Basics to Roadway Awareness
by Anthony Ricci
President of ADSI, Inc.
Whether commuting to or from work or taking the kids to the park on Saturday most everyone will use some sort of moving vehicle. A parked vehicle unless stalled in the middle of a busy road, is generally pretty safe, however when we put the word moving in front of vehicle things can start to get hairy and at times quite scary. If you notice the faster we go the more there is to think about, the quicker we need to react and the vehicle becomes more difficult to control. As we travel down these constantly changing passageways most of us fall into a comfort zone. Even though the environment is constantly changing before our eyes, we take for granted the amount of risk that lies around the next turn or over the next incline. It would not be possible to totally remove risk from our roadways. However, if we work on it we can reduce risk quite significantly.
First, we should have a comfort zone. A safe amount of space in all four directions around our vehicle as it moves along. This space should be enough to allow you time to escape in the event that a hazard occurs. The second rule would be to scan well ahead. Most driving schools and several curriculums preach to look at least 12 seconds ahead. This would allow enough time for the driver to interpret a situation and react to it. While I agree with this rule, it is difficult for most people to judge what 12 seconds is in a moving vehicle. So lets make it simple, look as far as you can see. If you can see it you should predict that it might be a potential hazard.
When following a vehicle as a general rule you should always try to leave a minimum of two seconds of space in front of you. You can measure this distance by picking a stationary object in or on the side of the roadway. Once the car in front of you passes this object count off one one thousand, two one thousand. If you reach the object before you finish counting then you need to slow down and leave more following distance.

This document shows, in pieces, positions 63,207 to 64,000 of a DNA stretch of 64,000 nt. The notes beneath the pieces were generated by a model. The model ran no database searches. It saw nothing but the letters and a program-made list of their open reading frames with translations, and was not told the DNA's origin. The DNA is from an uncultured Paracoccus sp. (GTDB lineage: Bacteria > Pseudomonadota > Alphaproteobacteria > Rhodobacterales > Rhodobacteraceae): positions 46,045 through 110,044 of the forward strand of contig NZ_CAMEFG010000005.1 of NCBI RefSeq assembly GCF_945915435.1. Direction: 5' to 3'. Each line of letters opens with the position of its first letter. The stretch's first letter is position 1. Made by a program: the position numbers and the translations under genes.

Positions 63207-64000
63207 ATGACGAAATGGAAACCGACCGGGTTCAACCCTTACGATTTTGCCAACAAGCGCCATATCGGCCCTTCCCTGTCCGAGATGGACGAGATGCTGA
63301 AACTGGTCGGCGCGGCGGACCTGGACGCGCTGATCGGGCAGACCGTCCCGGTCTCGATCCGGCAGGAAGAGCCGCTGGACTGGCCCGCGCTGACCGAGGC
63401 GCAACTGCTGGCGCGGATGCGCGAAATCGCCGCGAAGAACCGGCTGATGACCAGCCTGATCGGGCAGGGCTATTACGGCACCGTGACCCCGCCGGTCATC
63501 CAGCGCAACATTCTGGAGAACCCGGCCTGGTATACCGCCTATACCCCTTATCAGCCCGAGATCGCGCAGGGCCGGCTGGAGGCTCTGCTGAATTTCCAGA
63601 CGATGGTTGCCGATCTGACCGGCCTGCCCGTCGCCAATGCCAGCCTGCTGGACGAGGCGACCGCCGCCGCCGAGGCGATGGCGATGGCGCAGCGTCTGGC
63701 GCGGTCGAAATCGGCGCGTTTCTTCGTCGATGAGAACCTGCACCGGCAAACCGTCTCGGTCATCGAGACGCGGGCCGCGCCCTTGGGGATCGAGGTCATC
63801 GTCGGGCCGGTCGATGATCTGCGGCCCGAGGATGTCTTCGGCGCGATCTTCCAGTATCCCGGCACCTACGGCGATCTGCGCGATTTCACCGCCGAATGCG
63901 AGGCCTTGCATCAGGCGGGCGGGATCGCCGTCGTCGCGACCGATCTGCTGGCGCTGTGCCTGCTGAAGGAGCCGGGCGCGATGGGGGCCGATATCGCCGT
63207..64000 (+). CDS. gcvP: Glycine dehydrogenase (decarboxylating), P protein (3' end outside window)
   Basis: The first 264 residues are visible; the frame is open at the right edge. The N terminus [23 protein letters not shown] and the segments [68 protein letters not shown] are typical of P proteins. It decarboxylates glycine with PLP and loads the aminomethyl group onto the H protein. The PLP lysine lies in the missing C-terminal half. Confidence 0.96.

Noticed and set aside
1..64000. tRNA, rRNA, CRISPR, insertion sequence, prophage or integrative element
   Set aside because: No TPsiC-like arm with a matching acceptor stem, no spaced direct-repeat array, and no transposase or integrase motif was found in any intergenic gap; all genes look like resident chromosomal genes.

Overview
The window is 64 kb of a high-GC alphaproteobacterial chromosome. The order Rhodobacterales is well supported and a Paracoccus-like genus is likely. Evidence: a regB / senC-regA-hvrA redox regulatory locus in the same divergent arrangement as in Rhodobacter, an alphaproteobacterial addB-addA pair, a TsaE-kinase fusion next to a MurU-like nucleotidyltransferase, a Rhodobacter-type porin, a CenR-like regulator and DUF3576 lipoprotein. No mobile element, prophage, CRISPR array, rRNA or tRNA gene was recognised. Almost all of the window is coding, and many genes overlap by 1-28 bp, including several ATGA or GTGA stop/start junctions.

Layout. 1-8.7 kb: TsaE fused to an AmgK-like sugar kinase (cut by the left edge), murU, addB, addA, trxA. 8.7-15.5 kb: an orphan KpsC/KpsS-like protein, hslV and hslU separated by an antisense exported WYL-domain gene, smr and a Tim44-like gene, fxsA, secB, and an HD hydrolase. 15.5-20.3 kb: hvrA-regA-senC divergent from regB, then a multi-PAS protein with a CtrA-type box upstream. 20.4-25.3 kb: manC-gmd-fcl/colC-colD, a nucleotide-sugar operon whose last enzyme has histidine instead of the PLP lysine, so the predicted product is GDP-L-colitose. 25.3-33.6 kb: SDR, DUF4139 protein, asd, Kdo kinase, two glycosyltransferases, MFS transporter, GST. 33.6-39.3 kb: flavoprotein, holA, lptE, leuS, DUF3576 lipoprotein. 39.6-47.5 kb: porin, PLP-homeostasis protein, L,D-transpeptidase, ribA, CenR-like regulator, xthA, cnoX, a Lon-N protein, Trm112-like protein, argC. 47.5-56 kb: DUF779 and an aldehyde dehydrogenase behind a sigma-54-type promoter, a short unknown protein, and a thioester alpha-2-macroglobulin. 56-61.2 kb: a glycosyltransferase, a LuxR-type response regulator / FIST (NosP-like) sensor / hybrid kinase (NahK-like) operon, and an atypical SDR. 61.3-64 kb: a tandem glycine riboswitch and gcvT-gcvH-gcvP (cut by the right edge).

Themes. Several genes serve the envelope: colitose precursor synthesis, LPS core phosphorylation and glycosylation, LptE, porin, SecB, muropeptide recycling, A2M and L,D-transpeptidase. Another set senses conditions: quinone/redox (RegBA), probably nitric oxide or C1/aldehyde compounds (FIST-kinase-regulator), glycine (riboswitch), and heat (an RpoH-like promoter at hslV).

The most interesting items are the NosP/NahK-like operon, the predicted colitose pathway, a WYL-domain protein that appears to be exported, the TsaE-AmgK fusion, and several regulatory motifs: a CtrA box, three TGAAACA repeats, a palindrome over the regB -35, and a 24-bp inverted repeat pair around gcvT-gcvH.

To avoid potential hazards all drivers need to use a system. Although, most drivers do this automatically and do not think of it as a set system, it is still very important. The best known and simplest driving system is called the SIPDE process.
S -Scan aggressively in all four directions
I -Identify potential hazards
P -Predict what the hazard will do
D -Decide what you should do and How you should do it
E -Execute the maneuver
If you notice 90% or the first four steps of this process are mental, only 10% or the last step is physical. Hence, the saying driving is 90% mental. Accidents usually happen because the driver is surprised; something unexpected enters their path of travel. If the driver is focused and looking well ahead, chances are they will have time to perceive potential hazards before the hazard becomes an unwanted part of their car. In the SIPDE process the predict step is the most important. For the simple reason that the sooner you know there is a potential hazard the sooner you can react to it.
In simple terms successful roadway management comes down to managing two things time and distance. The more time you give yourself the more space you will have to have to maneuver within.